Wednesday, December 28, 2011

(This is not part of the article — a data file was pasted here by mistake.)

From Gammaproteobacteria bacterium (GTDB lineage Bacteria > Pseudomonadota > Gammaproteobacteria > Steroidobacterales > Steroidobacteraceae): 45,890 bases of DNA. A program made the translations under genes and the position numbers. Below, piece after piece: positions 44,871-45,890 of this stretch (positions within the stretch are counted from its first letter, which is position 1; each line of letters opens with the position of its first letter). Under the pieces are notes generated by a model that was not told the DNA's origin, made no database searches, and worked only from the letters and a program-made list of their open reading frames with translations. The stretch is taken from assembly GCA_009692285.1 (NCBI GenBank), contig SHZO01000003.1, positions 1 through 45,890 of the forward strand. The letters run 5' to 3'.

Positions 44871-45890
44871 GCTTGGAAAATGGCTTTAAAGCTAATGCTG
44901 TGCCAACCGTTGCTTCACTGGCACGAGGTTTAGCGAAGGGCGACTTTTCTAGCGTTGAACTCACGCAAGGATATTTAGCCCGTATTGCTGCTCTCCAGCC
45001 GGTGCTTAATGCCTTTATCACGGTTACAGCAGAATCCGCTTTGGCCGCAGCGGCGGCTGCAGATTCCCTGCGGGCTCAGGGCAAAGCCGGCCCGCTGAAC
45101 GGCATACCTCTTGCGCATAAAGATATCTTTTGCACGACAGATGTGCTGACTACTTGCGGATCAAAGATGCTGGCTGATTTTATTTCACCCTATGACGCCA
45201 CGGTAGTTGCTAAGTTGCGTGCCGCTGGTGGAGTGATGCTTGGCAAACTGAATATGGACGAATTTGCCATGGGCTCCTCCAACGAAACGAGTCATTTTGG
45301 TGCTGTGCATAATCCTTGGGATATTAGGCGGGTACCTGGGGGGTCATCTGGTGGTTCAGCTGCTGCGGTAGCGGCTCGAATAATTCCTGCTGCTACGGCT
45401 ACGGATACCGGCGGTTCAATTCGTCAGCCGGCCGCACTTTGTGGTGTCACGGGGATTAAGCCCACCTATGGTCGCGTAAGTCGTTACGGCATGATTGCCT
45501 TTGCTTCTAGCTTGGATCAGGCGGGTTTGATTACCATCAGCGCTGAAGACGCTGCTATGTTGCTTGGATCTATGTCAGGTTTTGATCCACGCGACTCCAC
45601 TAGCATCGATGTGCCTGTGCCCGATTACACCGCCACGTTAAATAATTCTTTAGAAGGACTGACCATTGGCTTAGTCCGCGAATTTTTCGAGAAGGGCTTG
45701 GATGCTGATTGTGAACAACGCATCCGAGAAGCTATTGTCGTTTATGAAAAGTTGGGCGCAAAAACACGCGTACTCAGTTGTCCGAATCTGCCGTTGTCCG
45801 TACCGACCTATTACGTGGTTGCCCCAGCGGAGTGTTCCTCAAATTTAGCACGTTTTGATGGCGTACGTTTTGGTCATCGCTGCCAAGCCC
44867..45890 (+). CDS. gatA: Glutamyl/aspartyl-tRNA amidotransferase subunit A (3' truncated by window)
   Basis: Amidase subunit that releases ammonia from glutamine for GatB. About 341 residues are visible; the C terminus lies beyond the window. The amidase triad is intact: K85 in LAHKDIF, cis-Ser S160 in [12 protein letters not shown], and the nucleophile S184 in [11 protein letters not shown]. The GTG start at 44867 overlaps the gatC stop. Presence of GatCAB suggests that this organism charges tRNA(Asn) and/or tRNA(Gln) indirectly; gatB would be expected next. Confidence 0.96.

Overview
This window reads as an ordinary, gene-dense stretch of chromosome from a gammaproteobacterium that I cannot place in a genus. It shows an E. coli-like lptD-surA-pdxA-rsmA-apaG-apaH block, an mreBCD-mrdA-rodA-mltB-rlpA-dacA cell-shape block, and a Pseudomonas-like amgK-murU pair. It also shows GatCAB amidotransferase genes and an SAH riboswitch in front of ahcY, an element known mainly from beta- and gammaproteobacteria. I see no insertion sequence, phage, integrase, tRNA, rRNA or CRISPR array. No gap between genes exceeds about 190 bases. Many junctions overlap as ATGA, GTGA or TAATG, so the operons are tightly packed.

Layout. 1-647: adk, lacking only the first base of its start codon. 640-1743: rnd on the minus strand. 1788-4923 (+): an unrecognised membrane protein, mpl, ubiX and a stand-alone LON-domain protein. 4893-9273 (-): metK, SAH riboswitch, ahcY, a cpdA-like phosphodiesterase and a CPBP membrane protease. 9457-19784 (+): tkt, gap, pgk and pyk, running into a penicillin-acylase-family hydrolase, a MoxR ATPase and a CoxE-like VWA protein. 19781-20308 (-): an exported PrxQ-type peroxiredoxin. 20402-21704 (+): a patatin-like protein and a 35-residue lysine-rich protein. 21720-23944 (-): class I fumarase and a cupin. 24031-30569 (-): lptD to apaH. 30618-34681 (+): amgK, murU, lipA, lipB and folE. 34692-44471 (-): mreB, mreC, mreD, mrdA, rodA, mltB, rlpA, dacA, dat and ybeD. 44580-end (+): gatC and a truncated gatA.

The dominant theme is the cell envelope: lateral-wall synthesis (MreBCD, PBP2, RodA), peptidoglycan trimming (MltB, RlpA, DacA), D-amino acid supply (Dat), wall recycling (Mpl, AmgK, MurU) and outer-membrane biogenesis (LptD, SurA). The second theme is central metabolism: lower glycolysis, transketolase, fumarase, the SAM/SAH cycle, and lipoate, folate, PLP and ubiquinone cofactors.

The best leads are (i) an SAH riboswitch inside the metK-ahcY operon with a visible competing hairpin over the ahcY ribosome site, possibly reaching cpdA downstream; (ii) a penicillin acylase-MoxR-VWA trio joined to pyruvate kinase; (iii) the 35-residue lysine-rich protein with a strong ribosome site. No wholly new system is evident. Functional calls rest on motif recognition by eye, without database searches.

Djuna Barnes’s extraordinary career as a journalist and illustrator deserves revisiting primarily because she made an important contribution in the development of 20th century English language modernist writing. She was born in a log cabin in 1892 and lived through the Deco years and became one of the key figures in 1920s and ‘30’s bohemian Paris and fulfilled a similar role in Greenwich Village. Though her upbringing in an unconventional household was fraught with incest, rape and hardship, Barnes developed an outsider’s perspective on ‘normal’ life that served her well as a writer. As a woman determined to succeed much of Barnes’s journalism was subjective and experiential. An early twentieth-century advocate for women’s rights Barnes also wrote interviews, features, theatre reviews, and a variety of news stories, often illustrating them with her own drawings. Left: This satirical drawing of a dandyish Greenwhich Village resident accompanied Barnes's 1916 article "How the Villagers Amuse Themselves." Newspaper Fiction: The New York Journalism of Djuna Barnes, 1913-1919, an exhibition of 45 objects including drawings, works on paper, documentary photographs, and stories in newsprint by the celebrated writer Djuna Barnes will be presented in the Herstory Gallery of the Elizabeth A. Sackler Center for Feminist Art from January 20 through October 28, 2012 at Brooklyn Museum, 200 Eastern Parkway, Brooklyn, New York. GREENWICH VILLAGE Barnes’s liberal sexuality fit in perfectly with the bohemian lifestyle of Greenwich Village and, later, the lesbian expatriate community in Paris. From her first articles in 1913 until her departure for Europe in 1921, she specialized in a type of journalism that was less about current events and more about her observations of the diverse personalities and happenings that gave readers an intimate portrait of her favorite character-New York City. Attempting to capture its transition from turn of the century city to modern metropolis, Barnes developed her unique style of “newspaper fictions,” offering impressionistic observations and dramatizing whatever she felt to be the true significance of subtexts of a story. Prior to publishing the modernist novels and plays for which she is now remembered, such as Ryder (1928), Nightwood (1936) and The Antiphon (1958), which present complex portrayals of lesbian life and familial dysfunction, Barnes supported herself as a journalist and illustrator for a variety of daily newspapers and monthly magazines including the Brooklyn Daily Eagle, McCalls, Vanity Fair, Charm and the New Yorker. THE BOHEMIAN LIFESTYLE In 1915 Barnes moved to a flat in Greenwich Village, where she became part of a thriving Bohemian community of artists and writers counting among her social circle Dadaist artists and poets. One supporter was Guido Bruno, an entrepreneur and promoter of published magazines and chapbooks out of his garret on Washington Square. He was willing to risk prosecution by publishing Barnes’s 1915 collection, The Book of Repulsive Women, with its explicit poetic descriptions of sex between women, at a time when lesbianism was virtually invisible in American culture. Barnes was unusual among Villagers in having been raised with a philosophy of free love, espoused both by her grandmother and her father. She retained sexual freedom as a value and had a number of affairs with both men and women during her Greenwich Village days. PARIS SOJOURN (1921-1930) Barnes first traveled to Paris on assignment for McCall’s Magazine, where she soon became a well-known figure on the local scene; her black cloak and her acerbic wit are remembered in memoirs of the time. She was part of the inner circle of the influential salon hostess, Natalie Barney, who would become a lifelong friend and patron, as well as the central figure in Barnes’s satiric chronicle of Paris lesbian life, Ladies Almanack, which was published under the pseudonym “A Lady of Fashion.” However, the most important relationship of Barnes’s Paris years was with the artist Thelma Wood, a Kansas native who had come to Paris to become a sculptor. Driven by Barnes’s influence Wood took up silverpoint instead, producing animals and plants that one critic compared to Rousseau. By 1922 they moved in together in a flat on the Boulevard Saint-Germain. In 1928 Barnes dedicated Ryder and Ladies Almanack to Thelma Wood the year that both books were published and the year that she and Wood separated. NEW YORK CITY AGAIN Barnes published little journalism in the 30s and was largely dependent on the largesse of the art patron, Peggy Guggenheim. Barnes was constantly ill and drank more heavily. After an attempted suicide Guggenheim funded hospital visits and doctors, but finally lost patience and sent Barnes be back to New York. During her Patchin Place years, Barnes became a notorious recluse. E.E. Cummings, who lived across the street, checked on her periodically, others put roses in her mailbox. It is at this time that Barnes stopped drinking in order to begin work on her verse play The Antiphon, that drew heavily on her own family history, the writing was fueled with anger. Although Barnes had other female lovers, in later years she was known to claim, “I am not a lesbian; I just loved Thelma.” BARNES WAS ELECTED TO THE NATIONAL INSTITUTE OF ARTS AND LETTERS IN 1961. SHE WAS THE LAST SURVIVING MEMBER OF THE FIRST GENERATION OF ENGLISH-LANGUAGE MODERNISTS WHEN SHE DIED IN NEW YORK IN 1982.

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